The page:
In Art&Design, it requires the application of the body and often people take for granted on how we use the body for an action, por example, we dont simply draw with a pencil, yes we draw with a pencil but we also draw with our hand which is often forgotten. Every act of production requires the application of the body, so in that sence design requires reflexive embodiment.

Leader (1990) argues the idea of absence presence in which that the body itself disappears into the ckground when we do things with our body for example walking and talking. The relationship between body and tools to produce an output is forgotten.

In which ways creativity responds to emotion? What about consciousness? Would that make a difference to things produced using two items? Manipulated materials in a certain way based on their composition.

Absent/Presence using beds:

Sarah Lucas

Sarah lucas bed
Au Naturel, 1994

Rachel Whiteread

Whiteread’s art operates on many levels: it captures and gives materiality to the sometimes unfamiliar spaces of familiar life (bath, sink, mattress or chair), transforming the domestic into the public; it fossilises everyday objects in the absence of human usage, and it allows those objects to stand anthropomorphically for human beings themselves.

Felix Gonzalez Torrez


The abject body has a strong¬†feminist¬†context, in that female bodily functions in,¬†particular, are ‚Äėabjected‚Äô by a patriarchal social order. In the 1980s and 1990s many artists became aware of this theory and reflected it in their work.

Hannah Wilke

Starification Object Series, 1974

The Abject Bodies: Paul McCarthy

Everyday Cyborgs

This week we looked at cyborgs, post-human and prosthesis in ways and ideas of extending the body and we explored rehabilitation of the body to normative functions.

we have an apparent desire to go beyond our capabilities, to push beyond on our limits. We study to increase knowledge, making machines to produce more than what we can with our own hands. Create devices to go faster, see further, speak louder and when our bodies refuse to do what we think they should, we find ways to supplement them and exceed our corporal boundaries. Technology is everywhere and we swim through most our current lives in a tangible digital dream.

We looked at Chris Burden, which on the 70s looked at the physical capabilities of the human body, in which he was crucified to a¬†Volkswagen and on another instance shot on the¬†arm. So why would anyone go through this? He used the body because it was democratic and valueless as in a means it couldn’t be sold, and its used as an anticapitalism material, anti-art market. Not only could he be the artist, but we also could become the work itself, so in another way he is the subject and the object of the work.

We looked at other artists which explored the body and its physical limitations:

Tehching Hsieh

Marina Abramovic

Marina Abramovic: The Artist Is Present (2012)

Dennis Oppenheim

Rebecca Horn

Such horrifically maimed and disfigured men were far from uncommon in Germany after World War I, when 80,000 amputees returned home from the front. Reliant on prosthetics, canes, and crutches, these veterans have become as mechanized as the war that claimed their flesh.

War Cripples, Otto Dix, 1920


This attention to the prosthetic figure has ricocheted through 20th-century art, with artists expanding the body beyond its limits. Extensions celebrate possibilities while revealing the constraints we have engineered for ourselves. Working directly after the First World War,¬†Oskar Schlemmer‚Äôs body supplements amplified the frailties of both the natural and enhanced body. He had experienced a short period of military service and, while in hospital recovering from injury, saw many men with lost limbs. The sculptural costumes of his¬†Triadic Ballet, first performed in 1922, forced performers to submit to the weight and geometric form of their attire¬†while¬†Slat Dance 1¬†from 1927 used equipment designed for physical education to lengthen the dancer‚Äôs limbs. Just as 18th and 19th-century ‚Äėprogress‚Äô compelled people to conform movements to the rhythm of the factory, Schlemmer‚Äôs constricting additions forced their wearers to empathise with their own¬†mechanics.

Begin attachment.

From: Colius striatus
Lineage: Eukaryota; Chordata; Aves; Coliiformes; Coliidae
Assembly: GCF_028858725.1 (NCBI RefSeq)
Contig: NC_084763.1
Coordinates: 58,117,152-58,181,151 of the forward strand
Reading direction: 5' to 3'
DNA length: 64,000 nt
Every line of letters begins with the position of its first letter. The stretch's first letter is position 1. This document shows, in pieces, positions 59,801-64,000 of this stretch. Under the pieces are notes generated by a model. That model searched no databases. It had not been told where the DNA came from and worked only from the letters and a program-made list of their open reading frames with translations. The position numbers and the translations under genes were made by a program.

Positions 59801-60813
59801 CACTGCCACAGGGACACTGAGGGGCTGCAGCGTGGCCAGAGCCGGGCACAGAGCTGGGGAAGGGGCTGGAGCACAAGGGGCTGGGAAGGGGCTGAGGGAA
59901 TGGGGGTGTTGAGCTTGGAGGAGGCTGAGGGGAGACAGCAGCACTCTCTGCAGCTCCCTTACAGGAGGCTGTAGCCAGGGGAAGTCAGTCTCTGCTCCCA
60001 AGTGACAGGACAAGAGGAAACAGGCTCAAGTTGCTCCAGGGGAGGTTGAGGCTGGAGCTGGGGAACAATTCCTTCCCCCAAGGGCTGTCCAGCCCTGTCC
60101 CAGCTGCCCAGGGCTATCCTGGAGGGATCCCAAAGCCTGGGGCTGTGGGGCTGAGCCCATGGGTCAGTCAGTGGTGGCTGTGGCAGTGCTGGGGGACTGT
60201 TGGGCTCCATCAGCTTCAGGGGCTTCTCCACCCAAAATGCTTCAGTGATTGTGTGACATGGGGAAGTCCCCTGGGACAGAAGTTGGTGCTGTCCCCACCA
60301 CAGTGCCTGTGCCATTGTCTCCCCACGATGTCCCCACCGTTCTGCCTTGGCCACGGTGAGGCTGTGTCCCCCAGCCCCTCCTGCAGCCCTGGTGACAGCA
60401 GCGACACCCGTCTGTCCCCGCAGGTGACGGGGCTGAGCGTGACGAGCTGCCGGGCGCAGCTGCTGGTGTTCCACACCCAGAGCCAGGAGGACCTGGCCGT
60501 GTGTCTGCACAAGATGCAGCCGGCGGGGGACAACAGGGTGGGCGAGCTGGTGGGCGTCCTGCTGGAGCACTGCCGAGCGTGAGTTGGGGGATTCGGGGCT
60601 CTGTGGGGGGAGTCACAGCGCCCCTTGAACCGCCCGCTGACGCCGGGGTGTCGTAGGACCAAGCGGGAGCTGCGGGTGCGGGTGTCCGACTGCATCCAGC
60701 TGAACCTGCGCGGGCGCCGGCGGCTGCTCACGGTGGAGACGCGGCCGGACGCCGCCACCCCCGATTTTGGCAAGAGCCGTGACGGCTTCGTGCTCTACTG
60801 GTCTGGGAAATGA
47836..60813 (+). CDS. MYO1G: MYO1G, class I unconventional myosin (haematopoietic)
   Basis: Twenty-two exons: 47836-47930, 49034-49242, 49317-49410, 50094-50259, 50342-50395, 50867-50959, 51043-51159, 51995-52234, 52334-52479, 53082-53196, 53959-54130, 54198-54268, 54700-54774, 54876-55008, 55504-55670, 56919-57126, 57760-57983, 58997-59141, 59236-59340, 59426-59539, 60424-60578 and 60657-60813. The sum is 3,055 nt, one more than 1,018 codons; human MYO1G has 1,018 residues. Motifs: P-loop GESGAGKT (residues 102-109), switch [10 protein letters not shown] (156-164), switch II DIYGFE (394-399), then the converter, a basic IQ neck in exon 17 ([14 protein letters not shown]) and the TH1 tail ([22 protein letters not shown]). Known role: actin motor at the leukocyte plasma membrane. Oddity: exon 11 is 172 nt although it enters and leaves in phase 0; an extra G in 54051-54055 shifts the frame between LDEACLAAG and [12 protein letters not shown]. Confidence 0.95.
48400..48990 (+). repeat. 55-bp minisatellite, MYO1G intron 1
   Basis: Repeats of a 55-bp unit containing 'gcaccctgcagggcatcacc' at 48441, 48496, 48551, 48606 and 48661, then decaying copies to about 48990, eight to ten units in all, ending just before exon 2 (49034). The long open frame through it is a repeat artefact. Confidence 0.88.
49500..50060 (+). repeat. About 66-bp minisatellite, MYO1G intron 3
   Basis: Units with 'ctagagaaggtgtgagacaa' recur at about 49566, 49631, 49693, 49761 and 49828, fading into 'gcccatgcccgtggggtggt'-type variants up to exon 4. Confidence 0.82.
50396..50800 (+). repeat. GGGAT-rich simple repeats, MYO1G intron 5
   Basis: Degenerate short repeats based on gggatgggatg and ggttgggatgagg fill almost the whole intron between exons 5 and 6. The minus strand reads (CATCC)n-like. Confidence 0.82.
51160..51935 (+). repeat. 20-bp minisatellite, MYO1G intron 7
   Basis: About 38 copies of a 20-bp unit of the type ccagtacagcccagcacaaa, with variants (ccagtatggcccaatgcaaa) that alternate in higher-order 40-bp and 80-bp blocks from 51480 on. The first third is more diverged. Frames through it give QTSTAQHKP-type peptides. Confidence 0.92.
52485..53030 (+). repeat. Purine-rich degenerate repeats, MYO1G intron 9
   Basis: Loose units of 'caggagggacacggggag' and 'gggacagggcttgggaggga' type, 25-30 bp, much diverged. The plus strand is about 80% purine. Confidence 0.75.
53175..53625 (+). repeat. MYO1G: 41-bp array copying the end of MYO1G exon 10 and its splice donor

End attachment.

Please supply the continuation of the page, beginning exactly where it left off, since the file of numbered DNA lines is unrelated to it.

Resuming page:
The body and language are the two things that we surely know best: whether linguistic or physical, prostheses are both material and metaphorical; they are markers of a technologized body, and far more than mere supplement. As Aimee Mullins, athlete, activist, and protagonist in¬†Matthew Barney‚Äôs¬†The Cremaster Cycle¬†1994‚Äď2002, has eloquently explained: if a person needs false legs, why should they look like human ones? A prosthetic has the potential to extend the body far beyond the limits we are born into ‚Äď a prospect that is equally terrifying and¬†exciting.

But what is a cyborg? A cyborg is described as a ¬†fictional or hypothetical person whose physical abilities are extended beyond normal human limitations by mechanical elements built into the body. On reading¬†Technologies of the Gendered Body, Anne Balsamo, 1996¬†according to Balsamo, these hybrids are “neither purely human nor purely machine”. Talking about binaries a dew sessions ago, this book goes to explain how dual dispositions are never symmetrical. Harway¬†goes on to argue that cyborgs have the potential to disrupt the persistent dualisms that have been “systemic to the logics and practices of women, people of colour, nature, workers, animals”. Some of the troublesome dualisms include¬†culture/nature, human/artificial, male/female, as well as other such as reality/appearance, truth/illusion, theory/politics. Cyborg bodies, then cannot be conceived as belonging wholly to either culture or nature, they are neither wholly technological nor completely organic. “Cyborg bodies cannot be completely discursive. Cyborgs are a matter of fiction and a matter of lived experience”.

Ear on arm credit ABC-970-80

Doctor Von Hagens



On this catch up session we looked at theories on affordance and how they are all around us. We started by reading an extract from,  Affordance, Conventions, and Design, Donald Norman, 1999 in which explains his views and perceptions on affordances.

The handles on a tea set provide obvious affordance for holding